At every stage of my life as a man, a Christian, a monk, an abbot, I have found Saint Peter to be a companion to walk ahead of me... Peter is the Gospel saint who is more us than any other, closer to our own humanity, yet so close to Christ. Peter is the one we can always follow.
- Dom Mauro-Giuseppe Lepori
Simon Peter, the fisherman who was both attracted to Jesus and repelled by his own weakness, who in faith walked on the water and in fear began to sink; the ardent disciple who promised to die for His Lord and then moments later betrayed Him, who needed to reaffirm his yes to God over and over again, even unto a martyrs death: Is this not a model for many of us who desire to love and trust the Lord completely, yet who struggle daily to pick up our cross and follow Him?
Abbot Leporis meditation on the relationship between our Lord and Saint Peter invites us to consider our own relationship with Christ. As he imaginatively retells the well-known stories from the Gospels, he revivifies them and makes them present to us, deepening our understanding of the calling we have received from Jesus and strengthening our confidence that the Lord will, indeed, bring to completion the work of love He has begun in us.
You are carried into the events narrated here... and you see them with your own eyes and heart, more than if you had been there.
- from the Foreword by Cardinal Angelo Scola, Patriarch of Venice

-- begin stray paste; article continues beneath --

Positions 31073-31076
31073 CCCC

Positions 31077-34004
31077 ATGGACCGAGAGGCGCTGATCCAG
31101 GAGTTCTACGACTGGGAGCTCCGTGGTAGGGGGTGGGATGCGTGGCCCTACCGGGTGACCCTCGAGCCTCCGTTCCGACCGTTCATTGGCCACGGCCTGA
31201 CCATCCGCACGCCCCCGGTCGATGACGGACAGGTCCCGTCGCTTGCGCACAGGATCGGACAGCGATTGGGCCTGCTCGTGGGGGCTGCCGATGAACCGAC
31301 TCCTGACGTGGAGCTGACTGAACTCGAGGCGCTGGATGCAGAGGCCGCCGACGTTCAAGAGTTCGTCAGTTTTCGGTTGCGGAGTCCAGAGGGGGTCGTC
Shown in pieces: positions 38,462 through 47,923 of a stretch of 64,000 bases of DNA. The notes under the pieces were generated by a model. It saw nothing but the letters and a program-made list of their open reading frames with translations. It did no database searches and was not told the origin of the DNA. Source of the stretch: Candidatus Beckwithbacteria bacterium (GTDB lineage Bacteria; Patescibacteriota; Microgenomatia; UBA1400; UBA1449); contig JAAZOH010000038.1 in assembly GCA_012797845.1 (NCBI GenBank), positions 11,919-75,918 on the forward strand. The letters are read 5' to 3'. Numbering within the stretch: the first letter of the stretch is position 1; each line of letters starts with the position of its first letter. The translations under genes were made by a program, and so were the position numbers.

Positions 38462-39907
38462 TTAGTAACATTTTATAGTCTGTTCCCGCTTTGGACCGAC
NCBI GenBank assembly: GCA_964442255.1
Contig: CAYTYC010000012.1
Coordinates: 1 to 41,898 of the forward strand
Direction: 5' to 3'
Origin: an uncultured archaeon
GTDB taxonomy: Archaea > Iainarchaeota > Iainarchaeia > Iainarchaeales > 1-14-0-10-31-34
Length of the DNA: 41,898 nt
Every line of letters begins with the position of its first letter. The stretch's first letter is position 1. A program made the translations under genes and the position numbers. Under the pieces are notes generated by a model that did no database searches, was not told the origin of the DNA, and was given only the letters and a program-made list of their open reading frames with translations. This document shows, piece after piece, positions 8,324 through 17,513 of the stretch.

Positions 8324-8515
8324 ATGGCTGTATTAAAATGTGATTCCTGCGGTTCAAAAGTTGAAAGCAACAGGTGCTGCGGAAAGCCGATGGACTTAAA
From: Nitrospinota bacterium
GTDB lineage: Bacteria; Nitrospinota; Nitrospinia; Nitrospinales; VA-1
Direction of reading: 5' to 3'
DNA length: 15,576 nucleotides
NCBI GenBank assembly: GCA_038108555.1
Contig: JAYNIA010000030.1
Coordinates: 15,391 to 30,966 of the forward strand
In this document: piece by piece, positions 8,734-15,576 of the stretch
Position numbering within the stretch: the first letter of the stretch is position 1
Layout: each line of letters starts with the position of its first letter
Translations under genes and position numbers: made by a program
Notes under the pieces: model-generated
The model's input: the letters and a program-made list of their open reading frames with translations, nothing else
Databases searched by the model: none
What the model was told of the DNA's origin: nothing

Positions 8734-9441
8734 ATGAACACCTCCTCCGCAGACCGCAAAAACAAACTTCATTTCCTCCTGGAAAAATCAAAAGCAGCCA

Dom Mauro Giuseppe Lepori
Dom Mauro-Giuseppe Lepori, O. Cist., is the abbot of the Cistercian abbey of Hauterive outside of Fribourg, Switzerland. He received his licentiate in philosophy and theology from the Catholic University of Fribourg and as a layman was an active member of Communion and Liberation. In 1984, he entered the abbey of Hauterive and ten years later was elected abbot. Written originally in Italian, Simon Called Peter has been translated into both French and German. Other works by Lepori include L’amato presente.
Dom Leporis account of Peter reminds us of just how often this first of the Apostles appears in the Gospels. When we see Peter spelled out in his encounters with Christ, we realize that this Rock is being formed, but also that he was someone who could be formed. It is not without interest that the Church is founded on Peter, a solid man, yet also a sinner. With Leporis guidance, we realize that Peters life is a portrait of how God deals with men. We cannot but be moved by this Peter, a man like unto us, sin included, but a brave man who acknowledges, who learns, who, in the end, is the Rock that he was called to be from the first time Christ saw him.
- James V. Schall, SJ, Author, The Order of Things